This article was originally published in the September 2004 edition of The LaSallian, the official publication of De La Salle University as my monthly column as editor.
I am promdi. For those who are not familiar with this term, it has been popularized to mean “from the province”. In my case, I am a promdi of Cebu City. This used to be a topic that I shied away especially on my first months in Manila. Not that I was ashamed to admit that I was a true-blooded probinsiyana but because I was avoiding the curious stares and raised eyebrows of people who sincerely asked if we had cable TV in the province or if I came to Manila with a bayong in my armpits. Boy, did I wish to name all 80+ channels covered by our cable TVs. At one point, I even made an extra effort to stress that I traveled to and from Cebu in an airplane (not in a boat that they supposed took more than a week to get to Manila) and that it was very rarely that you will find a bayong circling around the baggage cartels.
I grew up in a quaint little town, north of Cebu where everyone knew the wife of whom and the cost of the neighbor’s new car. It was a charming little place where minding your own business was not in fashion and considered selfish even. It was a place where fiestas were as popular as Christmas and where it came so early that you would actually see people feeling fiesta in the air. At seven, I welcomed the sharp squeals of pigs at dawn for it only meant two things—lechon and fiesta. At seven, I realized the indispensable nature of our fiesta. Christmas could be “postponed” by storms and hurricanes but not our fiesta. You always saw it coming. You felt it “going”. And how I loved it then.
Three years in Manila did not only mean three years of homesickness but three years of missing our fiesta as well. It always fell on September and for some reason, our trimestral break never allowed me to enjoy my visit home long enough to pig out during our fiesta. This year though, is an exception. For what seemed so long, I finally came home in time for our fiesta.
I don’t know where to begin or how to describe this yearly celebration that never failed to rouse the whole town like newly-borns. The first event that was celebrated days before the feast day was the torch parade where on one night, the people lit torches and marched and danced around the town in honor of our patron saint. It was like one big mardi gras. Lost in the sea of shrieking people, lit torches, and beating drums, I felt like I was seven again.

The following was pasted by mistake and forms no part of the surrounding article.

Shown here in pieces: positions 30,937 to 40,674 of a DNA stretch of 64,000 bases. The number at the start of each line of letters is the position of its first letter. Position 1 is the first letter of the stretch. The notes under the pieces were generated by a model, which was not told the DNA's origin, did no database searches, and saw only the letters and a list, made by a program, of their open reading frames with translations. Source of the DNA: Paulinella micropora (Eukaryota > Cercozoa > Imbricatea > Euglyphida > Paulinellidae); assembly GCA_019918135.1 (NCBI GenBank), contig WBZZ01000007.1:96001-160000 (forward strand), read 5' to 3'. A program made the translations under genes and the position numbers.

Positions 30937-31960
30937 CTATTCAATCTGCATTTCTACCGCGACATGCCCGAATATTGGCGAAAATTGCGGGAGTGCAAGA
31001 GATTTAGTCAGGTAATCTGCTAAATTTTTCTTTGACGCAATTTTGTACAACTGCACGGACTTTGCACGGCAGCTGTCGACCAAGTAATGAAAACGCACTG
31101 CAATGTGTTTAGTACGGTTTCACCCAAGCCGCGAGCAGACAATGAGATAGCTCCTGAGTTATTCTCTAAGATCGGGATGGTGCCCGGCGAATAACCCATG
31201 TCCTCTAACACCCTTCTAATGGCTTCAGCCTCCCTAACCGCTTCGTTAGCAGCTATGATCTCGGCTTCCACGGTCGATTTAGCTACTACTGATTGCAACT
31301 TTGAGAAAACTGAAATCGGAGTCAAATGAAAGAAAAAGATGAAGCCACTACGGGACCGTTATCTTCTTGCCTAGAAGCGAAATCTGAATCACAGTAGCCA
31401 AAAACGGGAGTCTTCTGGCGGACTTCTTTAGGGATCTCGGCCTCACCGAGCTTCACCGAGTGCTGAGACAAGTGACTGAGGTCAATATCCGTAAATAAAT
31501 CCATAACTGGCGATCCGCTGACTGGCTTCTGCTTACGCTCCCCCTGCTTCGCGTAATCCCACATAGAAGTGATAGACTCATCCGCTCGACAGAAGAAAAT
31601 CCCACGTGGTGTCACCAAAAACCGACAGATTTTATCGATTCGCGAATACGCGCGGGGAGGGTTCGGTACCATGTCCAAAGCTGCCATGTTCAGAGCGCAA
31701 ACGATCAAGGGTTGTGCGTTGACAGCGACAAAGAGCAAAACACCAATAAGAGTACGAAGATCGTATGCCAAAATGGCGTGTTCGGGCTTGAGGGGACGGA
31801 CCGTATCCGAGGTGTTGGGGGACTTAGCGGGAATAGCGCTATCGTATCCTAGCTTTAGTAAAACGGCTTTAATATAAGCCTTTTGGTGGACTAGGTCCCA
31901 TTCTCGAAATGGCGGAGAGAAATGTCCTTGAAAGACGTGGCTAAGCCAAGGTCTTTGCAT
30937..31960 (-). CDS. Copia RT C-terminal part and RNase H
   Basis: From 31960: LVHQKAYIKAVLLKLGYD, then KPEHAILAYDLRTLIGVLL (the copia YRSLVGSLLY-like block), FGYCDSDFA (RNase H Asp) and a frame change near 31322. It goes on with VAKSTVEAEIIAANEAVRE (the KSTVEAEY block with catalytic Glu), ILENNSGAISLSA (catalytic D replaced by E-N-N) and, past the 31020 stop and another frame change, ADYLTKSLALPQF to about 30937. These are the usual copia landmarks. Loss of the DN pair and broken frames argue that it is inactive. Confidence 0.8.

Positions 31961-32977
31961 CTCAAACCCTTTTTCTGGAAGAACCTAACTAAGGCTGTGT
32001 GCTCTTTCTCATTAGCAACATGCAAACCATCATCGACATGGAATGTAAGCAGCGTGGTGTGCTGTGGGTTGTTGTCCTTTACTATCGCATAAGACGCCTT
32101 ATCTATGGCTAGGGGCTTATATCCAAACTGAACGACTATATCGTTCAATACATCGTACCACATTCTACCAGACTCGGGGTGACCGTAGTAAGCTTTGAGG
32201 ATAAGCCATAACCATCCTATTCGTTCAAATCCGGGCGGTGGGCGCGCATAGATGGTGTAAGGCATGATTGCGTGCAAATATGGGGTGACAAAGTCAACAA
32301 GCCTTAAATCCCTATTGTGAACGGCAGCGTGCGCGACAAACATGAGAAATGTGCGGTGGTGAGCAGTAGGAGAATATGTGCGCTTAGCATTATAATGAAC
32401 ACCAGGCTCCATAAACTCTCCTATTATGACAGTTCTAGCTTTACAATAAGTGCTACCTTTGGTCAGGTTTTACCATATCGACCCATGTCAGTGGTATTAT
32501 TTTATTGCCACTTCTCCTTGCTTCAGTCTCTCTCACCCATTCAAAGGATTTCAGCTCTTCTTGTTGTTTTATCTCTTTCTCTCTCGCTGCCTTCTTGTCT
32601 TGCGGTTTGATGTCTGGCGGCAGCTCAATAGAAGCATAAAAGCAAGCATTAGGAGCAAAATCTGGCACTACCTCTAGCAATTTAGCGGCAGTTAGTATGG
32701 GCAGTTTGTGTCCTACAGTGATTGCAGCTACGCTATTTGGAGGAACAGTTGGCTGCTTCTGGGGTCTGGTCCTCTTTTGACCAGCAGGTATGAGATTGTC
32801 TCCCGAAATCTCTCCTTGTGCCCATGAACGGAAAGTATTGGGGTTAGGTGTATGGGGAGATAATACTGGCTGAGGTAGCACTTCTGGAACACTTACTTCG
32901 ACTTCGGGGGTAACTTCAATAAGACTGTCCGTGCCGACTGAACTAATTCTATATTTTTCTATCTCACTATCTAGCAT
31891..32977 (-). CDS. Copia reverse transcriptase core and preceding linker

While I used to stand on tiptoe or sit on my father’s shoulders just to see the loud commotion during the torch parade, I now stood tall beside my mother and siblings and the hundreds of neighbors parading with torches around town. When I was younger, the highlight of the evening used to be the brave men who coated themselves in black grease, danced with the drums, and “breathed” fire while the young ones clapped their hands in glee. I waited. But no, I didn’t see my greased “heroes” now. What I saw were two, fully-clothed men who held small, thin torches in one hand and a cellphone on the other. It was then that I noticed the other changes.
What used to be candles or torches for light was replaced by the blinking lights of cellphones. Why don’t we call it the “cellphone parade”?What used to be hands thumbing the rosary beads and audible voices chanting vigils and prayers were now thumbs clicking away the keypads texting and hushed voices in gossip each assuming that other people around were praying. What used to be big images of our patron saint raised above our heads for tribute, was now gigantic Bob Marley pin ups. Until now, I still wonder of the logic behind this. The ati-atihan dancing was even “upgraded” to include the ocho-ocho and siete-siete dance moves. I looked around for the giant paper mache (or higante as we call it) and the decorated caro. The caro was decorated alright, but with sickly little flowers that barely gave off sweet fragrance in the air. How disappointed our patron saint must have been! The scary-looking higantes were replaced by cheap replicas of your modern day celebrities. There was a live gay version of Marina waving to the crowd with his tail; a giant Dugong which left the little kids running for their lives; a colorful Mulawin that started the elderly wives talking about the happenings of their favorite telenovelas. You can just imagine my horror when near the end of our parade stood the higante of our patron saint, the back of its head replaced by a higante version of our town’s political candidate. Talk about religious propaganda, huh?
Was it just me or has the times really changed? How quickly it has to begin excluding or forgetting the real essence of fiestas. If I wanted to know who’s in and who’s out in the telenovelas or start learning the newest dance moves, I could just have sat in front of the tube. Are the patron saints lame excuses for extravagant feasts and shameless parades of entertainment nonsense? Or could this have already been the sad reality merely re-invented by a hopeful seven year-old?
Las fiestas en siete. Fiestas at seven. I miss home. I miss fiestas. If only I were seven again.